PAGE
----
The millions of people converging upon London for this year's Summer Olympic Games will test the United Kingdom's pledge to make its event the most energy efficient one to date. To this end, the government has deployed numerous technologies and programs that Games officials say will reduce greenhouse gas emissions by roughly 58 percent.
At the heart of the effort is the Olympic Park, a sprawling complex that will play host to the major events of the Games. The centerpiece of this area is the Olympic Stadium, which, according to the Alliance to Save Energy, a green power advocacy group, was constructed out of recycled materials including discarded waste pipes and granite blocks. The official Games website reports that nearly 800,000 tons of dirt were removed during the construction and reused elsewhere in the Park.
The Velodrome, a facility that will house the bicycle events, utilizes windows rather than electric fixtures to provide lighting during the daytime and a natural ventilation system in place of air conditioning units to keep things cool, further reducing the environmental impact.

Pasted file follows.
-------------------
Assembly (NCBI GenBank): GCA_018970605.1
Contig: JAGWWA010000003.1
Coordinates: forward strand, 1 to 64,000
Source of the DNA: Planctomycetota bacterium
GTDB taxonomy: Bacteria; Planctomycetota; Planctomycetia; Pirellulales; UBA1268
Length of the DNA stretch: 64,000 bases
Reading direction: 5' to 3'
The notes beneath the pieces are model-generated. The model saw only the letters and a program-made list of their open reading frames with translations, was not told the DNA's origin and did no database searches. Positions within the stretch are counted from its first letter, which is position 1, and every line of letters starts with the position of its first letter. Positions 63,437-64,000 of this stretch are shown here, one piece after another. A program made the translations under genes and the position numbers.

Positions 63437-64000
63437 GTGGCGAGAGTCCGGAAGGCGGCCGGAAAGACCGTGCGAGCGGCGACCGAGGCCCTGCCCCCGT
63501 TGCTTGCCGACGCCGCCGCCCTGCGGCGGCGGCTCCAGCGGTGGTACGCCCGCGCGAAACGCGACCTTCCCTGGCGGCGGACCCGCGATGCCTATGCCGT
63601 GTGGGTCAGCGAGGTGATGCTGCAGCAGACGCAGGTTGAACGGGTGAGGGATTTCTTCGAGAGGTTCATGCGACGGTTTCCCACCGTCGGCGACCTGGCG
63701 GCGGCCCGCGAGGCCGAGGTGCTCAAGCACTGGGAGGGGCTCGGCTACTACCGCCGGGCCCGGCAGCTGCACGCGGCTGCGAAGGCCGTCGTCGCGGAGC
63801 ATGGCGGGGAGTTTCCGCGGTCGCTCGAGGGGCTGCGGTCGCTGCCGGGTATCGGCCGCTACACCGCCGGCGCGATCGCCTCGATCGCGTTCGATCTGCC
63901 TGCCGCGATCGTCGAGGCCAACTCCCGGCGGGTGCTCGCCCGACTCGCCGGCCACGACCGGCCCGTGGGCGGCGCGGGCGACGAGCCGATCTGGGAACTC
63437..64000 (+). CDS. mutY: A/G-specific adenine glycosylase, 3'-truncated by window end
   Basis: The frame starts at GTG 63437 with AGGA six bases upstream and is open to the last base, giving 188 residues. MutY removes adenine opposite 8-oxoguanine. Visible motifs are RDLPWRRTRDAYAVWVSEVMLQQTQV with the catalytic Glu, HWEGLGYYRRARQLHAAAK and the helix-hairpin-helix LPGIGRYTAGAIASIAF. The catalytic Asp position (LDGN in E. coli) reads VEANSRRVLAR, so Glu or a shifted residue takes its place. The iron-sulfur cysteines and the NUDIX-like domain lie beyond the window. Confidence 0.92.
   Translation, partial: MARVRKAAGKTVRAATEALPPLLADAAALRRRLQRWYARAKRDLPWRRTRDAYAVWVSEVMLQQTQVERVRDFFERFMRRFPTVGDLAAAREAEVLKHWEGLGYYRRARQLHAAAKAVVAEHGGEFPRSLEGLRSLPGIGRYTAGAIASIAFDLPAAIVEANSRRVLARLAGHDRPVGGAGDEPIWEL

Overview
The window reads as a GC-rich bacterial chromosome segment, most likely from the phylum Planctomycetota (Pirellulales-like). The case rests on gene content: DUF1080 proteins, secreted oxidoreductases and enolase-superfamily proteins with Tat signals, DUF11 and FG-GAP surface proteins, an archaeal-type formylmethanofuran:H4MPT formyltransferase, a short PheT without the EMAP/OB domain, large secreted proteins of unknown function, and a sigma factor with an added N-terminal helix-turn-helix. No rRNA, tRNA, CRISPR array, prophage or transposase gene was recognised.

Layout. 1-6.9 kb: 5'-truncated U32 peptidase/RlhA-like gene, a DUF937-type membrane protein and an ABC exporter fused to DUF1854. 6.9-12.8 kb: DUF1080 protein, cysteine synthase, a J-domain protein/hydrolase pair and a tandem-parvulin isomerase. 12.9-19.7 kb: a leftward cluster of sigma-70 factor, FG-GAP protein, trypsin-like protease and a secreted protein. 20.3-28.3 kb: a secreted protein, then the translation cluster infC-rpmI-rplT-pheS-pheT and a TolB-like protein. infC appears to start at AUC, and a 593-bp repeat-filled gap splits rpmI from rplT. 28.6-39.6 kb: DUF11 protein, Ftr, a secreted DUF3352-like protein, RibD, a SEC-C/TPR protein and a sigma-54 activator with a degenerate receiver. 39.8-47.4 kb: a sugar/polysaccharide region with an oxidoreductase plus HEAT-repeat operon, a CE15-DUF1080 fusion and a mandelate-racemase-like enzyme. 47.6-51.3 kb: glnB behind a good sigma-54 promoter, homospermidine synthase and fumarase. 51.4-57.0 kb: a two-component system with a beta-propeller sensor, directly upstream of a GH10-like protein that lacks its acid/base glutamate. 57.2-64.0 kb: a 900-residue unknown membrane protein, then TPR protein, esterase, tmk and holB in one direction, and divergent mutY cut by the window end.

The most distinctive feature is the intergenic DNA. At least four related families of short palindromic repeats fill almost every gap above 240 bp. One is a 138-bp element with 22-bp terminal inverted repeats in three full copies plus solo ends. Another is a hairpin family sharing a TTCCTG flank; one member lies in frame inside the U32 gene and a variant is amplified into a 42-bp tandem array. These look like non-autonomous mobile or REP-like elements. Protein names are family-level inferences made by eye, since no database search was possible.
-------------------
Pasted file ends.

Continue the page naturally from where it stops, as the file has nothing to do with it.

Another initiative for the Games is the Kinetic Sidewalk, a temporary crossing placed at the West Ham train station for Games spectators to easily access transit heading towards the festivities. The surface of the walkway is made of a special power-absorbing material that captures the energy of passing footsteps, and is expected to create 21 kilowatt hours of power over the course of the Olympics. Despite the relatively small amount of electricity generated, it helps to showcase day-to-day efforts to foster green power sources.
Other efforts to make this the greenest Olympics yet include utilizing existing spaces around London to reduce construction needs, cutting down on traffic in the area to lessen the amount of carbon dioxide emissions and serving organically-grown food products in the Park.